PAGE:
ELLSWORTH — A woman who worked at Maine Coast Memorial Hospital (MCMH) for more than 13 years was fired last Thursday after her letter to the editor ran in The Ellsworth American.
Karen Jo Young, a Corea resident, most recently worked in the rehab department at MCMH. She spent 10 years as activities director in the swing bed unit before that. She said she loved working at the hospital but felt that things had gone downhill in recent years, especially since Maine Coast joined forces with Eastern Maine Healthcare Systems (EMHS) in 2015.
She submitted a letter to the editor on Sept. 17. It appeared in the Sept. 21 edition of The American under the title “Unrest at MCMH not a surprise.” In it, she said a recent spate of doctors departing the hospital is causing “unrest, uncertainty and concern among the staff, patients and the community.”
Young also criticized hospital administrators “who work out of their offices and have meeting after meeting and who are not working where patients are being cared for.”
The edition with Young’s letter hit local newsstands on the afternoon of Sept. 20. The next morning, she said she was called down to a meeting in the administrative building.
Present for the meeting were a note taker, Young’s department head and Noah Lundy, regional human resources director for EMHS covering Maine Coast and Blue Hill Memorial Hospital.
Young was given a letter and told she was fired. The complete text of the letter she received is as follows:
“Dear Karen-Jo: This is to inform you that your employment is being terminated effective immediately for violation of EMHS Policy: News Release, External Publication and Media and in accordance with Maine Coast Memorial Hospital (MCMH) progressive disciplinary policy. I regret this action is necessary.”
The letter was signed by Lundy.
Young said getting fired took her by surprise.
“I really thought they would just ignore it,” she said, referring to hospital administrators and her letter. “But they don’t operate that way.”
Young said she did not feel valued as a hospital employee in recent years. She said she voiced concerns about patient safety and other issues inside the hospital prior to writing her letter. In some cases, she said, her concerns were ignored and in other instances she said she was rebuked.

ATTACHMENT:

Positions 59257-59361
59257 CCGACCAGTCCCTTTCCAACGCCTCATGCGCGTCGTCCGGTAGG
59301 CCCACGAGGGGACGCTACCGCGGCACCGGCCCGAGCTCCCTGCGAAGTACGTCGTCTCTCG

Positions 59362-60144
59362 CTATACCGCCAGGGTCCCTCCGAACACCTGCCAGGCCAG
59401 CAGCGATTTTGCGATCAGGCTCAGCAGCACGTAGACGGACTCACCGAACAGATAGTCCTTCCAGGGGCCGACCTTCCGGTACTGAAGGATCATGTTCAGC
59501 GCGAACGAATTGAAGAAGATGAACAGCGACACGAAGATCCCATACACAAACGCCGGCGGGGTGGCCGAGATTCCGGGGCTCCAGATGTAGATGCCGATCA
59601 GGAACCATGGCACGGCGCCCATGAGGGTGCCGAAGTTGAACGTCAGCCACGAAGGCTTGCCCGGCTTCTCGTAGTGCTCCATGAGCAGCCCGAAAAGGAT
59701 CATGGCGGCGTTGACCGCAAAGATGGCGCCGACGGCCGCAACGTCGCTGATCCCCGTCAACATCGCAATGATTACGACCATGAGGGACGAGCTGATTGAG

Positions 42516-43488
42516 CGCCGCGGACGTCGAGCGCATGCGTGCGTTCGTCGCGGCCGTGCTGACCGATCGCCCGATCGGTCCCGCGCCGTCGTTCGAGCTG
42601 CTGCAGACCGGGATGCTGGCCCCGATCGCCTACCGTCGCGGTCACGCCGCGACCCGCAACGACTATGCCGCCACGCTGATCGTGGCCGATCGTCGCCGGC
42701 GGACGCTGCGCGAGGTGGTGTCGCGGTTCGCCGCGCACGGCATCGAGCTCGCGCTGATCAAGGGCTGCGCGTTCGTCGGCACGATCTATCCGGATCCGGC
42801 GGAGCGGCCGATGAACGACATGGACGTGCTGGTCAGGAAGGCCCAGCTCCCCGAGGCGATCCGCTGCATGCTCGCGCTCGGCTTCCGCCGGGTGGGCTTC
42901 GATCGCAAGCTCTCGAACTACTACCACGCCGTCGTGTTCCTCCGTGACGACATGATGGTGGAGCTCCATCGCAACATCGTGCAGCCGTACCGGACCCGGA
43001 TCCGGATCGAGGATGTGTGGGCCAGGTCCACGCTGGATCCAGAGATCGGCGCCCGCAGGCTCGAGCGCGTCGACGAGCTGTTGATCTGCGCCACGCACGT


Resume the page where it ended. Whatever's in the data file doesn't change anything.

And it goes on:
“I did notice, once it switched to EMHS, that it really was, ‘Step in line,’” Young said. “They don’t like you to speak out about anything.”
Maine Coast and EMHS officials declined to provide The American with a copy of the policy that Young was said to have violated. The hospital also declined to address the issue of Young’s firing, saying it was a personnel matter.
“We do not share our policies as related to personnel, business, or other matters,” said Kelley Columber, director of communications for the Blue Hill and Ellsworth hospitals.
Asked Tuesday about Young’s firing, EMHS President and CEO Michelle Hood said she understood it was a result of Young violating the policy referenced in the letter she received.
“We have a policy that directs employees who want to have a public position to work with our community relations folks, and that was not followed,” Hood said.
The American obtained a copy of the “News Release, External Publication, and Media Contact” policy from Mercy Hospital in Portland, which is also an EMHS member. Though some of the language in it is specific to Mercy, it also refers to EMHS employees and says its applicability is “EMHS member-wide.”
The policy states “all news releases, media contacts, outreach and externally directed publications … relating to Mercy Hospital, EMHS and its member organizations” shall come from either the hospital’s or system’s communications staff.
The policy goes on to state that “in no case should a Mercy Hospital employee contact the news media on his/her own initiative regarding patient information or hospital business.”
Does an employee of a hospital or any business have a First Amendment right to free expression? Possibly not. A 2015 article in an American Bar Association magazine suggests otherwise.
In “A Chill Around the Water Cooler: First Amendment in the Workplace,” University of Dayton School of Law professor Jeannette Cox wrote that “to keep your job, you often can’t say what you like.”
The key reason for that, she said, is because the First Amendment only restrains the government — not private businesses — from placing restrictions on what people can and cannot say.
“Most workers have no protection from speech-related termination unless they can prove that their employer’s motive for firing them violates a federal, state or local law,” Cox wrote.
Cox said she thinks that is a bad situation, one that “creates a chilling effect that both dampens individual self-expression and inhibits public discourse.”
Businesses should be entitled to “a certain degree of employer control over employee speech,” Cox wrote. That includes protecting propriety information and barring speech seen as bullying or harassing.
“In most circumstances, however, the average employee’s speech poses little risk of harm to the employer,” Cox concluded. “The harm to the employee created by an employer’s ability to punish speech, by contrast, is significant.”
Young said she is not sure yet what action, if any, she may take in the wake of her firing.
“I’m in the process of seeking legal advice,” she said Tuesday.